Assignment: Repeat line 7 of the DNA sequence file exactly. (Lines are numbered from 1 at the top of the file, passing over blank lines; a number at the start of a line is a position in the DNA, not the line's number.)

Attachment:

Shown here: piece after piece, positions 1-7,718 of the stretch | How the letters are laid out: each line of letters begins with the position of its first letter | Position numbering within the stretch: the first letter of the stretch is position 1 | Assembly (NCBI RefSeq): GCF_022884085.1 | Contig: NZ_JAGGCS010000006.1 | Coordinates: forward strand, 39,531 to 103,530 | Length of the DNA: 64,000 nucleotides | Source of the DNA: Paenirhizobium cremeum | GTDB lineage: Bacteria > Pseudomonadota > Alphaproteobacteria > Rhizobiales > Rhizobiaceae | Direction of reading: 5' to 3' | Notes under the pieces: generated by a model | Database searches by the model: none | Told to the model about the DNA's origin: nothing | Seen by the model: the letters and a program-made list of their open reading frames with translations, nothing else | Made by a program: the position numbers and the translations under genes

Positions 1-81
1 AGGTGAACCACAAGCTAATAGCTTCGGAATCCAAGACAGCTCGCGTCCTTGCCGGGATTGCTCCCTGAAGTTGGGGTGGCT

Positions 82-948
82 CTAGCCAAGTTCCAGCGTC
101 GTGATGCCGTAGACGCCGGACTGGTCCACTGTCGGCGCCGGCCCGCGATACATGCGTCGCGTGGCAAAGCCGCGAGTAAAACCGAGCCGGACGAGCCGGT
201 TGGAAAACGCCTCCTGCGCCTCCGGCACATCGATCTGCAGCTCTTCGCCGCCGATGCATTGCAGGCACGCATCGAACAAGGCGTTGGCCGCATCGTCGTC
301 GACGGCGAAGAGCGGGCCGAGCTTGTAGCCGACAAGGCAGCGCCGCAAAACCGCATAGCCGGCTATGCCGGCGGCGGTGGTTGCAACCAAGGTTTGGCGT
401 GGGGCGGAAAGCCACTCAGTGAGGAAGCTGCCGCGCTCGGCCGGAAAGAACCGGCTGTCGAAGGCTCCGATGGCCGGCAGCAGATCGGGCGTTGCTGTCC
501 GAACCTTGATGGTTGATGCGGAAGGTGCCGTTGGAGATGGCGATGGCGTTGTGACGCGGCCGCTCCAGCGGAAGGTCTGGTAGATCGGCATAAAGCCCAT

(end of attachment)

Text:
201 TGGAAAACGCCTCCTGCGCCTCCGGCACATCGATCTGCAGCTCTTCGCCGCCGATGCATTGCAGGCACGCATCGAACAAGGCGTTGGCCGCATCGTCGTC